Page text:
• The Northeast produces more animal-derived foods than plant-derived foods. For example, the region produced enough dairy and eggs to meet 76 percent and 71 percent of regional demand, respectively, and enough fruits and vegetables to meet 18 percent and 26 percent of demand. (These findings illustrate how regional production compares to regional demand overall. It is not meant to imply that what was produced in the region was actually consumed in the region).
  • Supply chain case studies, which looked at 11 independent supermarkets in low-income locations and traced how certain foods made their way from grower to store, revealed that supply chain activities for these foods add significant economic value to the region, even if the food is not produced in the Northeast.
  • Economic demand is the largest contributor to the number of supermarkets in an area; that is, large stores shy away from areas where demand is not sizable. All except one of the food stores that participated in the study are independent supermarkets that have the capacity to cater to customers in a way that many national chain stores cannot. Some are losing market share to niche chain stores, dollar stores and superstores, and several closed during the life of the project.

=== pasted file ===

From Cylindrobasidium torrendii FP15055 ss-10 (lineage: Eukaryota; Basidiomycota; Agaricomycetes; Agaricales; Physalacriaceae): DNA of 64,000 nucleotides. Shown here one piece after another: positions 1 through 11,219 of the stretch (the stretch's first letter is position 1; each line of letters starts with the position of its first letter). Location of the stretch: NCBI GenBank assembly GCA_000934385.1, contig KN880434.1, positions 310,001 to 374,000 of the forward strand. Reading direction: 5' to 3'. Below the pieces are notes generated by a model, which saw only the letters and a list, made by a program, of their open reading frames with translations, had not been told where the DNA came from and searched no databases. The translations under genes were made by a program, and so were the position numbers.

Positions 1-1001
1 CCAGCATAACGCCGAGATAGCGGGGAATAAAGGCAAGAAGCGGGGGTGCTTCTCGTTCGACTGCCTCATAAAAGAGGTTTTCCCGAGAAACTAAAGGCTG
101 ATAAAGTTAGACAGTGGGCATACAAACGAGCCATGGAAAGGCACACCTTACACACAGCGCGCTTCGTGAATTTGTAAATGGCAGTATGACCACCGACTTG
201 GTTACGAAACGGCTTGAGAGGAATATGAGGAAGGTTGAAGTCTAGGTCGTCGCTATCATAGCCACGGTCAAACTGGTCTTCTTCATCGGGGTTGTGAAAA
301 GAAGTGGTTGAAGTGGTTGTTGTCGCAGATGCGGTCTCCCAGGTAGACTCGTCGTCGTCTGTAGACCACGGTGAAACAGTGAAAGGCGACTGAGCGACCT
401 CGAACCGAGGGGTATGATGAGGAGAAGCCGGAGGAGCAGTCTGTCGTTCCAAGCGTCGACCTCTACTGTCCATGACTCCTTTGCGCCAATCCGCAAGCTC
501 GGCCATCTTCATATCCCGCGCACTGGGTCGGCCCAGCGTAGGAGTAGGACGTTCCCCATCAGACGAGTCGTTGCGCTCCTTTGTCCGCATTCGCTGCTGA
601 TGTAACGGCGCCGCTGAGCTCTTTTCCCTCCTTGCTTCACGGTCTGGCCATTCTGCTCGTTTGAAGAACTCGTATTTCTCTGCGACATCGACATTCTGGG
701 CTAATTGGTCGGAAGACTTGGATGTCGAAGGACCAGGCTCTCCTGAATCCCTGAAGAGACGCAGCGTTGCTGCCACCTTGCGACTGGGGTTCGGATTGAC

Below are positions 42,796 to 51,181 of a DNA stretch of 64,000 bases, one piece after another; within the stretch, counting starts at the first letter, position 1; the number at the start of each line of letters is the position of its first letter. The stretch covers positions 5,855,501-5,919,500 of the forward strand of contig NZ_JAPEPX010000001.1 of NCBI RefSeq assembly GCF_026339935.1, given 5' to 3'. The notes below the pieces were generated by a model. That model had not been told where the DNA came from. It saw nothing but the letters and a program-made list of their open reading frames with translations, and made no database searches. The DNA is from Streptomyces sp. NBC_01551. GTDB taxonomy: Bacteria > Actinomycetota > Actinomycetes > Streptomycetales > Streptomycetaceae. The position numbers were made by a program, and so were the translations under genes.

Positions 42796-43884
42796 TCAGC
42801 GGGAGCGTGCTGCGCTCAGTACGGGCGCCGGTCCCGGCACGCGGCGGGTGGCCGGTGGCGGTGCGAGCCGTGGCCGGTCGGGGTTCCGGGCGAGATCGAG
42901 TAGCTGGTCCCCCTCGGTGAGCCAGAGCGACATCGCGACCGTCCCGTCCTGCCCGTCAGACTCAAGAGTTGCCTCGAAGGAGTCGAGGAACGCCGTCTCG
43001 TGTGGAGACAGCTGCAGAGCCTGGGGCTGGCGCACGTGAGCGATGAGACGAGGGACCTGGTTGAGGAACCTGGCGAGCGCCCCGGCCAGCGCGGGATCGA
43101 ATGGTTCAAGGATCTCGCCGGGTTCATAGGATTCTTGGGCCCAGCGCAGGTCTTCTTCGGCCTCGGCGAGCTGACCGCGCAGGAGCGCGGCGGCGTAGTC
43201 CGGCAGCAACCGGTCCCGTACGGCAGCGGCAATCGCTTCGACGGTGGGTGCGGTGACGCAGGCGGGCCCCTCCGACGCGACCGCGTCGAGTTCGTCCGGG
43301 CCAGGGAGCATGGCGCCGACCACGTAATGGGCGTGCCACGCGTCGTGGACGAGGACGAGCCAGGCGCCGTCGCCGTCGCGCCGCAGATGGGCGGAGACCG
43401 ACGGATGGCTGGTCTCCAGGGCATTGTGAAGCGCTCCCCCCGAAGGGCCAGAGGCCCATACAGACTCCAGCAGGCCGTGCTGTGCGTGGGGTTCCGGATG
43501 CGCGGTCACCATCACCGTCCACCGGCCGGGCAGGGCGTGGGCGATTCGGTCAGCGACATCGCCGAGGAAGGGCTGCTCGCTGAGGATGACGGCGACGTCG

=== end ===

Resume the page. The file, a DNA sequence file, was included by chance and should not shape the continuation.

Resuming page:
• The concept of regional compared to systems is ambiguous and amorphous to most consumers. There are opportunities to grow support for regional food system expansion that do not rely on widespread consumer appreciation of the benefits of regional approaches.
  • A study using three different datasets to characterize differences in purchasing patterns across income levels and rural-urban status of Northeast food shoppers revealed useful insights, including that rural residents are more likely to shop at superstores than urban residents and that children in a household led to greater purchasing of the items in the project's market basket.

"We are optimistic that as our findings become more widely known, that those interested in regional food systems, including policy makers, will develop deeper insights into how these systems operate in our Northeast region," said Goetz. "Our research provides data on issues relevant to all actors across the supply chain, with many in-depth analyses that people in both public and private sectors, including farmers, can make use of to build the regional marketplace."

Beyond their research accomplishments, the team pursued multiple education and outreach objectives. For example, several implemented a community-based experiential internship program at Penn State through which five undergraduate interns helped with data collection, analysis and outreach.

Others implemented two new courses at Tufts University, and incorporated system elements to existing courses at Penn State and Delaware State University. Members of the project's outreach arm organized multiple events aimed at engaging stakeholders around project findings, including a national conference, six community-based events, a community-readiness study, and a two-day workshop for project researchers, store owners and community leaders to share their perspectives with one another.


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Citation: Study of Northeast food system advances understanding of regional potential (2018, October 22) retrieved 10 December 2019 from https://phys.org/news/2018-10-northeast-food-advances-regional-potential.html